Pressure Point (1962)

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Pressure Point (1962) Poster

A black prison psychiatrist is assigned the distasteful task of helping a paranoid American Nazi charged with sedition.


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  • Peter Falk and Sidney Poitier in Pressure Point (1962)
  • Pressure Point (1962)
  • Barry Gordon in Pressure Point (1962)
  • Pressure Point (1962)
  • Sidney Poitier in Pressure Point (1962)
  • Sidney Poitier and Bobby Darin in Pressure Point (1962)

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19 March 2006 | dougbrode
9
| a psychiatrist (sidney Poitier) analyzes a neo-Nazi (bobby Darin)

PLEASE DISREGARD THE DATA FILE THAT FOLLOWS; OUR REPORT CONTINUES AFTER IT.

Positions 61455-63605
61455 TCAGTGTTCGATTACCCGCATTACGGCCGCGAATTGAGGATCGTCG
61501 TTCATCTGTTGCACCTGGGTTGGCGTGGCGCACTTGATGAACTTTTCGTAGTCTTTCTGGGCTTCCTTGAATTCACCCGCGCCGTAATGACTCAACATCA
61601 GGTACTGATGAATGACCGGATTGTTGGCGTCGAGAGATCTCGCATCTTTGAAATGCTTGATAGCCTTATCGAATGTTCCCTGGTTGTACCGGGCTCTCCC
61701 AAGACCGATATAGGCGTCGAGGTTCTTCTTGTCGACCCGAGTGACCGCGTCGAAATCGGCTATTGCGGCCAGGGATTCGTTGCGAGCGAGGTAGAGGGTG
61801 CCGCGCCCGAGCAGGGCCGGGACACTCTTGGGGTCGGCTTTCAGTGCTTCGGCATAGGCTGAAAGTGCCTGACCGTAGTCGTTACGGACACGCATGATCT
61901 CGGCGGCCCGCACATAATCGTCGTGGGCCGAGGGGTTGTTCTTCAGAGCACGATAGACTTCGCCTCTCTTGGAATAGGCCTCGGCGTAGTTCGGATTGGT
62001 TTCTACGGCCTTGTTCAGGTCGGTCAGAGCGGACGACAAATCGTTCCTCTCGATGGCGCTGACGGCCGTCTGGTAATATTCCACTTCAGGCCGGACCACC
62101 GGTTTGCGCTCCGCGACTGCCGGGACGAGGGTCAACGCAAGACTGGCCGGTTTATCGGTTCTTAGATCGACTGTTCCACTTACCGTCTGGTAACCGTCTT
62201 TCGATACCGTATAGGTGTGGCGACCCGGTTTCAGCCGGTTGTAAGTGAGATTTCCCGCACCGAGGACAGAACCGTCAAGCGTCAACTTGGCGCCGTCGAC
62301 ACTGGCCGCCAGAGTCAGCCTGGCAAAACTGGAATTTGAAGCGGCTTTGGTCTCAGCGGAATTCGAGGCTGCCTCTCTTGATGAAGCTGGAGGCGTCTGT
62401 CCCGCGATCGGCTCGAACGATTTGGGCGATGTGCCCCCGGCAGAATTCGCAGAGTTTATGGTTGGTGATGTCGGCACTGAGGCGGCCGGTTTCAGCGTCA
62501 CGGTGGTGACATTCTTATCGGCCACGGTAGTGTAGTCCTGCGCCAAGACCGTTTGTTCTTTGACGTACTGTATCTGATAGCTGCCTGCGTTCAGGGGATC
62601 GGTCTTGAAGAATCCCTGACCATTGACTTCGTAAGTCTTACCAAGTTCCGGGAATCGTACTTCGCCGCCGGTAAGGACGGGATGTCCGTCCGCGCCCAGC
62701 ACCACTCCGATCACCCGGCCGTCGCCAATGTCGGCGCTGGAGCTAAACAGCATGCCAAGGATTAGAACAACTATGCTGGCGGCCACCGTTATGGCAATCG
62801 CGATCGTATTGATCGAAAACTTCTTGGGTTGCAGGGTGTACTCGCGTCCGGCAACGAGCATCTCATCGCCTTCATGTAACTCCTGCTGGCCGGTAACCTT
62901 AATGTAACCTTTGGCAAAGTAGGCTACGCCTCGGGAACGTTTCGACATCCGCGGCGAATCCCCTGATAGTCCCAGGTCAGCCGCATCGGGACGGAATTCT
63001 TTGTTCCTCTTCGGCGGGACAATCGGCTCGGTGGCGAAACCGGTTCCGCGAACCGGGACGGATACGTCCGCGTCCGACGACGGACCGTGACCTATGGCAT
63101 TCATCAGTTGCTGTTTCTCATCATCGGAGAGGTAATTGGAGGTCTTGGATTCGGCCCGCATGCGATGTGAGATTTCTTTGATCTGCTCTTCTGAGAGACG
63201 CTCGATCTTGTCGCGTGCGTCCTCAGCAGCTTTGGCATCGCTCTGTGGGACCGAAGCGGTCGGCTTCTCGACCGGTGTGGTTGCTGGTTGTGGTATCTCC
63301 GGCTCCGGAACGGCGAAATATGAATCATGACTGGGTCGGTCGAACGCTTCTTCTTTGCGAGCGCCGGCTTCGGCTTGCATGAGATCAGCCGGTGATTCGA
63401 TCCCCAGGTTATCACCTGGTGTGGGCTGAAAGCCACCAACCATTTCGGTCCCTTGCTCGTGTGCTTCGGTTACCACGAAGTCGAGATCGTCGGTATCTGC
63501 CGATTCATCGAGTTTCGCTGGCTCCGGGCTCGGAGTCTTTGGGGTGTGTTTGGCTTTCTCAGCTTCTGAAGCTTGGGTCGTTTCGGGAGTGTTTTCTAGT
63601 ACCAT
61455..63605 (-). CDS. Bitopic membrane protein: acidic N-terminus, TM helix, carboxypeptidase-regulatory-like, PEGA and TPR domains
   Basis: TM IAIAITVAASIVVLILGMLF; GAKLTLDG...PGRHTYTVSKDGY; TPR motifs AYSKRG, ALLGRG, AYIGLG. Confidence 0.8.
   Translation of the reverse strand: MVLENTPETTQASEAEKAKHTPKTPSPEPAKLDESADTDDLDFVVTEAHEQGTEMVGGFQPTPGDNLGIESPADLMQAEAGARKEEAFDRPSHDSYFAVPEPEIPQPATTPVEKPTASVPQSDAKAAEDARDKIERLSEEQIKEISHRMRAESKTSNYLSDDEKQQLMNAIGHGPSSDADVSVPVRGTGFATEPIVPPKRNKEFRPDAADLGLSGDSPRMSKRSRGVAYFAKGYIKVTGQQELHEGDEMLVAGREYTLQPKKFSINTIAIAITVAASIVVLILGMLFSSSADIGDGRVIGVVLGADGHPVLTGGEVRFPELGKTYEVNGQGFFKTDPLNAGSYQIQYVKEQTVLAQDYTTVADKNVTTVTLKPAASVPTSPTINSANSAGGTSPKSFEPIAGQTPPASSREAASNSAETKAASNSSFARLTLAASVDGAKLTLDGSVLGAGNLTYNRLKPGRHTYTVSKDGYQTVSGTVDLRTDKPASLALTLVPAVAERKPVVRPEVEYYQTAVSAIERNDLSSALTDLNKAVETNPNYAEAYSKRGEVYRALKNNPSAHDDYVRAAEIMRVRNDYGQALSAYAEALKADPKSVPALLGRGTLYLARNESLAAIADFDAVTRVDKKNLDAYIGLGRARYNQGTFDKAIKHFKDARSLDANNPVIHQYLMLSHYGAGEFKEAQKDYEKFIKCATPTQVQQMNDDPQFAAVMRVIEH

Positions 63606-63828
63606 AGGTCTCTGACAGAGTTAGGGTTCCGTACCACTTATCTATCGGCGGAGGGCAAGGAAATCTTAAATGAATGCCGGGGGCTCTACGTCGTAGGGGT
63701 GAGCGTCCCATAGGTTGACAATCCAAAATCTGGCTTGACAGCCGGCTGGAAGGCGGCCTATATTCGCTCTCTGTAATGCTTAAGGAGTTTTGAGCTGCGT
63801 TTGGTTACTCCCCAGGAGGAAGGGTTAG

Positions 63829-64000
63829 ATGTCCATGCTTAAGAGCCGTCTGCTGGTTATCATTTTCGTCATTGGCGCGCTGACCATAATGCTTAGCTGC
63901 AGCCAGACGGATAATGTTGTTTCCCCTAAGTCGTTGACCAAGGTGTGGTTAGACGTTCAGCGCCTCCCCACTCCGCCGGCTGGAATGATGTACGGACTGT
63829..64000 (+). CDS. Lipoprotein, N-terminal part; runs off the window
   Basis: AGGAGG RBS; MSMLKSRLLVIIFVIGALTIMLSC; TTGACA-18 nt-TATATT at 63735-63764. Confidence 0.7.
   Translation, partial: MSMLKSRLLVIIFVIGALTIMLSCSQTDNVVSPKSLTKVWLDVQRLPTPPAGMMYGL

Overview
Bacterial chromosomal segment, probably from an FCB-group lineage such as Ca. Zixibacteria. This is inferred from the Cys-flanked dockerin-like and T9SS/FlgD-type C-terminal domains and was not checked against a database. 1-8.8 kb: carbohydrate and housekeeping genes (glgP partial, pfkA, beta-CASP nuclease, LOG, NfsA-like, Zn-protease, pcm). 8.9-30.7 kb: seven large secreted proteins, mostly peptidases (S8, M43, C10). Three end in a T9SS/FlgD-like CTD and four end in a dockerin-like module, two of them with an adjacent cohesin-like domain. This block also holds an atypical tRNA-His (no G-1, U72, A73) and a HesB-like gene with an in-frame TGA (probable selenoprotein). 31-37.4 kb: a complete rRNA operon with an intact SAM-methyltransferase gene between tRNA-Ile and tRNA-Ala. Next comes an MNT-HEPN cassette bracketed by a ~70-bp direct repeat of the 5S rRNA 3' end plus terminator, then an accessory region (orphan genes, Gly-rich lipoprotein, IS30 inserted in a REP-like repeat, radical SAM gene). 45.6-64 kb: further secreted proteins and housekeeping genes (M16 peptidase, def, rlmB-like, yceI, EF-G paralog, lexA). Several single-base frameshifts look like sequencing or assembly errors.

One of the pioneering films of the early sixties, allowing for more freedom of the screen in terms of both subject matter and style, still waits to be rediscovered. It's Pressure Point, which almost - but not quite - made a fullblown movie star out of Bobby Darin. He had always hoped to be the next Sinatra not only in terms of singing but also acting, and he had the chops for each - though timing was against him as the Beatle invasion dimmed interest in American pop stars. Still, he did appear in about a dozen films, none more remarkable than this study of a psychiatrist (Sidney Poitier) analyzing a Neo-Nazi patient (Darin). Originally, producer Stanley Kramer (who wisely chose not to direct, something he wasn't all that good at) had planned to use a nordic-Anglo type for the patient, someone like the young Robert Redford perhaps, until Darin read for the role and blew everyone away. Though Darin was definitely mostly Italian, and probably part Jewish, and therefore very ethnic looking himself, he left the producer stunned with the intensity of his performance. When the film failed at the box-office, that helped to spell an end to his hoped for movie star career; also, Darin was so convincingly unpleasant that it was hard to take him as a light leading man in comedies with Sandra Dee after seeing him so hard-edged - unforgettably so - here. Poitier is quietly effective, and there's a nice cameo by Peter Falk as a boyish (?!) young psychiatrist who, years later, confers with the elderly Poitier and is told this strange story. Though much of the film is grimly realistic in the black and white style so popular at the time, Darin's dream sequences while under analysis are all surrealistically rendered and highly effective. And while there had been civil rights films made throughout the 1950s, none had ever been quite so daring as this. Here's a lost classic worth rediscovering.

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